Skip to Main Content

We have a new app!

Take the Access library with you wherever you go—easy access to books, videos, images, podcasts, personalized features, and more.

Download the Access App here: iOS and Android



After reading this chapter, you will be able to:

  1. Discuss how health and fitness professionals can strengthen important factors in behavior-change models to help clients change health behaviors.

  2. Describe the communication skills that are most helpful to health and fitness professionals when working with clients.

  3. Assess a client's readiness to change.

  4. Suggest possible approaches to discussing behavior change with clients who are resistant to or ambivalent about changing.

  5. Create effective behavior-change goals and action plans.

  6. Teach behavior-change skills.

  7. Discuss common ethical challenges that arise when working with clients who are trying to change their health behaviors.


image Erica works in a cardiac-rehabilitation department at a busy hospital. Most of her patients are recovering from either a recent heart attack or revascularization surgeries, such as angioplasty or bypass graft surgery. Erica is an exercise physiologist by training, but in addition to prescribing exercise for patients, she also talks with them about how their other behavior-change efforts are going while they walk on the treadmill or indoor track or use other exercise equipment. Most of Erica's patients have met at least once with the dietitian and with a psychotherapist. Erica gets reports and recommendations from those professionals and then works with patients as they strive to implement new lifestyle behaviors.

Erica's department head has recently hired a consultant to work with all staff members to improve their communication skills so that they can work more effectively with patients. "This must be mostly for the doctors," Erica thinks. The surgeons are especially notorious for having no people skills. She feels that she communicates well with her patients already and presumes the mandatory workshops will be a waste of her valuable time. "What is there to learn? The recommendations for patients recovering from heart attacks and surgeries are pretty cut and dried," she says to herself. "Sure, changing diet, exercise, and maybe quitting smoking and managing stress are a lot for most of these patients, but what choice do they have? Lifestyle change works, and patients need the information to get with the program."image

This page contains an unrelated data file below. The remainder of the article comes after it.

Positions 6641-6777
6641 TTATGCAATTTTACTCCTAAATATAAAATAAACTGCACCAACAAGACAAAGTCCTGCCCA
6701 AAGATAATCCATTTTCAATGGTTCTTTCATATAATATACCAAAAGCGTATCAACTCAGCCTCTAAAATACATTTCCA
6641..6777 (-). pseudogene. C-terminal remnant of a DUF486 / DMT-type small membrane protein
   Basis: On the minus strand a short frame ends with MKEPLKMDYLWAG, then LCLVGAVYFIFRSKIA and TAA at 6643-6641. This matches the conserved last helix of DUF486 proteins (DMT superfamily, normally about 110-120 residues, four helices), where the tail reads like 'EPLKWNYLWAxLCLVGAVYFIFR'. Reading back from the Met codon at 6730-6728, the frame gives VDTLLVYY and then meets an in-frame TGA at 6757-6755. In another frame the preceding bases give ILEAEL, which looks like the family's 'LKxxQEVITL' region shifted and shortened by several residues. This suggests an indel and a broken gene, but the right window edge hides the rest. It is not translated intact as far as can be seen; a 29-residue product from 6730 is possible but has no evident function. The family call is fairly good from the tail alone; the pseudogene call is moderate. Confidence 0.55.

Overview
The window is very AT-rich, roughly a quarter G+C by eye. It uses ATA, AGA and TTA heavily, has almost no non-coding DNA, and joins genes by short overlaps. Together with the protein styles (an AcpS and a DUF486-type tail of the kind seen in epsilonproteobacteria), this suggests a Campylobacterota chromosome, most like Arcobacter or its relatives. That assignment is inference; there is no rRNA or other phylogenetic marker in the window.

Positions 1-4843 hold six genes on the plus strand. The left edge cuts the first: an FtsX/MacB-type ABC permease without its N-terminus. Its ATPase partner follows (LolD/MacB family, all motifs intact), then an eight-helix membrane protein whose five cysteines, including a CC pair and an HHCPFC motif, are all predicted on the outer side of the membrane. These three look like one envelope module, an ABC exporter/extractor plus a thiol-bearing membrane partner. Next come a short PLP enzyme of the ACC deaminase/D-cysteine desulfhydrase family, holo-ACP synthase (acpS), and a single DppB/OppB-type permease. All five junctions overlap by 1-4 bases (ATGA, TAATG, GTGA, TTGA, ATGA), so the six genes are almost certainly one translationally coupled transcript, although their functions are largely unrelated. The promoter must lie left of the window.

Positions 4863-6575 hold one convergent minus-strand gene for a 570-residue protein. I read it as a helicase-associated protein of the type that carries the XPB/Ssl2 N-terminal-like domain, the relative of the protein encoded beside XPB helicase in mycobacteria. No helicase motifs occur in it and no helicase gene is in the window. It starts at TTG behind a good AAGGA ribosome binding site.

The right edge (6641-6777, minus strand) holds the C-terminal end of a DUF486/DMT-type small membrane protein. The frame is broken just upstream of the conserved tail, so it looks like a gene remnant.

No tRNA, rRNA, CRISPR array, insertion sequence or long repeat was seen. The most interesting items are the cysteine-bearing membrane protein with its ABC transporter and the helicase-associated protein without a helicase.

Chapter 1 presented information on the most common health problems found in North America and around the world, emphasizing that a majority of these relate to health behaviors. Behaviors often cause the problem, as when smoking causes carcinogenic changes in lung cells or the destruction of the alveoli seen in emphysema. Sometimes a number of behaviors contribute to a disorder, as with type 2 diabetes. Health professionals often recommend lifestyle changes to reduce the negative effects of chronic health problems, such as heart disease, and to improve longevity and quality of life. Health researchers and policy makers alike agree that people must develop healthful lifestyles to prevent, delay, and treat the major threats to health and wellbeing (Freudenberg & Olden, 2011).

It is impossible to ignore the urgent need ...

Pop-up div Successfully Displayed

This div only appears when the trigger link is hovered over. Otherwise it is hidden from view.